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Microfilm-New York Times archives, Monterey Public Library | 7/22/43 | Herbert L. Matthews, Paul Kern Lee, Daniel T. Brigham, Tillman Durdin, Hanson W. Baldwin

Posted on 07/22/2013 5:35:45 AM PDT by Homer_J_Simpson


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TOPICS: History
KEYWORDS: milhist; piusxii; realtime; worldwariicatholic
Free Republic University, Department of History presents World War II Plus 70 Years: Seminar and Discussion Forum
First session: September 1, 2009. Last date to add: September 2, 2015.
Reading assignment: New York Times articles delivered daily to students on the 70th anniversary of original publication date. (Previously posted articles can be found by searching on keyword “realtime” Or view Homer’s posting history .)
To add this class to or drop it from your schedule notify Admissions and Records (Attn: Homer_J_Simpson) by freepmail. Those on the Realtime +/- 70 Years ping list are automatically enrolled. Course description, prerequisites and tuition information is available at the bottom of Homer’s profile. Also visit our general discussion thread.
1 posted on 07/22/2013 5:35:45 AM PDT by Homer_J_Simpson
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To: Homer_J_Simpson
Selections from West Point Atlas for the Second World War
Kursk and Vicinity 1943: Battle of Kursk, 4 July-1 August 1943
Soviet Summer and Fall Offensives: Operations, 17 July-1 December 1943
Sicily, 1943: Italo-German Counterattack, 11 July and Allied Advance, 12 July-17 August 1943
South Pacific Area Operations: Capture of New Georgia, 21 June-27 August 1943
New Guinea Force Operations: Capture of Salamaua and Lae, 29 June-16 September 1943
The Far East and the Pacific, 1941: Status of Forces and Allied Theater Boundaries, 2 July 1942
India-Burma, 1942: Allied Lines of Communication, 1942-1943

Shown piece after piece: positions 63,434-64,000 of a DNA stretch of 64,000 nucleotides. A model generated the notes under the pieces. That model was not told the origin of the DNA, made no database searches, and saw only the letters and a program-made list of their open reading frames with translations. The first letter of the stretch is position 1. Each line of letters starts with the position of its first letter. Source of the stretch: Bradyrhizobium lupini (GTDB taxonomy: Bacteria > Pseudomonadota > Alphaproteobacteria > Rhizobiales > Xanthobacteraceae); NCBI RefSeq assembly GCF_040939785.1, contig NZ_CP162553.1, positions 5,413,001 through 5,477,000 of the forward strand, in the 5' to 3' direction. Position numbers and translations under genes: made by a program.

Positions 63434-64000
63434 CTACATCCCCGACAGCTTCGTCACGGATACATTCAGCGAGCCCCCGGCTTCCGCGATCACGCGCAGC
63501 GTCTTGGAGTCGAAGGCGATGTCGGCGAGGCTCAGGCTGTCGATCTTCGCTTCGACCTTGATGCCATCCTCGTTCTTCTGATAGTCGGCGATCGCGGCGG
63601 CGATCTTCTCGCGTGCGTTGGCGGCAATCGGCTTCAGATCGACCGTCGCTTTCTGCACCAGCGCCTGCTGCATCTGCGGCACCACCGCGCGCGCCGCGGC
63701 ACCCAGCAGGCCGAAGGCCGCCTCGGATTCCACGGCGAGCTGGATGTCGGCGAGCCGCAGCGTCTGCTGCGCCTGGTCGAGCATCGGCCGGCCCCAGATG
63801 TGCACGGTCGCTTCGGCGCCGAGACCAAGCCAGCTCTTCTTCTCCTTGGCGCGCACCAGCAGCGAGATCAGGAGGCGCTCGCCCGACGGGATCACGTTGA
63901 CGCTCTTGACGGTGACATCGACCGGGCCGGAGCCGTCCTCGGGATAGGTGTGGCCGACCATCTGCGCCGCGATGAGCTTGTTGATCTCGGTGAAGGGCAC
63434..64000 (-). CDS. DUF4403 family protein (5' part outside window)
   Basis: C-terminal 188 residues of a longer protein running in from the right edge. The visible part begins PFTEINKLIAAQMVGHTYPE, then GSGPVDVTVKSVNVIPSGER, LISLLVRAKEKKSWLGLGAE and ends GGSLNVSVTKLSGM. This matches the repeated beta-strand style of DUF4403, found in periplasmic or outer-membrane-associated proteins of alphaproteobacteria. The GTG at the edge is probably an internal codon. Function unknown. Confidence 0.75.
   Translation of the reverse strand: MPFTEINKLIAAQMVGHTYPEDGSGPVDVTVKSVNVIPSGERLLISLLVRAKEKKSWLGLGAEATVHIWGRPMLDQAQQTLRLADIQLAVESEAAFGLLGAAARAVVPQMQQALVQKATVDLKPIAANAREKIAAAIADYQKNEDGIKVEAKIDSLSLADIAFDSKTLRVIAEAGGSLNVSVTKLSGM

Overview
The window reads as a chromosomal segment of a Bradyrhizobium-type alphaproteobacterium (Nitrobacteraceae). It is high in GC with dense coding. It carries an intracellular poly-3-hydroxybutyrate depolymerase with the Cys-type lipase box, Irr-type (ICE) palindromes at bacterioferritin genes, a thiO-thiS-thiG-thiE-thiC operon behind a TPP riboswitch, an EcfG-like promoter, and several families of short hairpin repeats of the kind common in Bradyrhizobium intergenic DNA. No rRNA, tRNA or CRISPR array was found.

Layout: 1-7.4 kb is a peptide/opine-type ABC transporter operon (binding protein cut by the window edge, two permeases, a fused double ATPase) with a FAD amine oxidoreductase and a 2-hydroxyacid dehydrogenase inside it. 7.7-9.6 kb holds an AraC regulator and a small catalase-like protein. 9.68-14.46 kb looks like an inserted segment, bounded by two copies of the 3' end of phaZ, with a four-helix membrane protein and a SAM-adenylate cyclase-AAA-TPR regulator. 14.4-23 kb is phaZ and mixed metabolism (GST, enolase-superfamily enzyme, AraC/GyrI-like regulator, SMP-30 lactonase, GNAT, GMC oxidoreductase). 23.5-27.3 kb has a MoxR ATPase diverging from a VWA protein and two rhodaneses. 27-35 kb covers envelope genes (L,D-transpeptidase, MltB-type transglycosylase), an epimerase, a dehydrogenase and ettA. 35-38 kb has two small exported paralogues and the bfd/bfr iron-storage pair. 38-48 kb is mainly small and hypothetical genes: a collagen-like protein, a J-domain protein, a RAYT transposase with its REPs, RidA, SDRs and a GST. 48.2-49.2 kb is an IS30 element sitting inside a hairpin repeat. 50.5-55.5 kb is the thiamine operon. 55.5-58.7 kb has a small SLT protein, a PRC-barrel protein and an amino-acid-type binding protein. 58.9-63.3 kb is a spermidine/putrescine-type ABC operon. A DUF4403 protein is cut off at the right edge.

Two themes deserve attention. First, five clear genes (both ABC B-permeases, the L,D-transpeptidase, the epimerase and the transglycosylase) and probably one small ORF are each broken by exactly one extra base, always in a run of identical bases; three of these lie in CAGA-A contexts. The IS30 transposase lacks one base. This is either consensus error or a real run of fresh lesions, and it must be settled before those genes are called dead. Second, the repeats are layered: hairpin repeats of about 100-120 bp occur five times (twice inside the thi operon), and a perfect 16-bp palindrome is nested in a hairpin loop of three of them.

Cartwheel, the Seizure of the Gilberts and Marshalls, and Concurrent Air and Naval Operations, 30 June 1943-26 April 1944
2 posted on 07/22/2013 5:36:21 AM PDT by Homer_J_Simpson ("Every nation has the government that it deserves." - Joseph de Maistre (1753-1821))
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To: Homer_J_Simpson
Continued from July 10.

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Michael Korda, Ike: An American Hero

3 posted on 07/22/2013 5:37:55 AM PDT by Homer_J_Simpson ("Every nation has the government that it deserves." - Joseph de Maistre (1753-1821))
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To: Homer_J_Simpson
The first of these excerpts is continued from yesterday. The second is continued from July 7.

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Winston S. Churchill, Closing the Ring

4 posted on 07/22/2013 5:49:09 AM PDT by Homer_J_Simpson ("Every nation has the government that it deserves." - Joseph de Maistre (1753-1821))
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To: r9etb; PzLdr; dfwgator; Paisan; From many - one.; rockinqsranch; 2banana; henkster; meandog; ...
Enna is Captured – 2
Eisenhower Sees Slower Advance (Matthews) – 3
War News Summarized – 3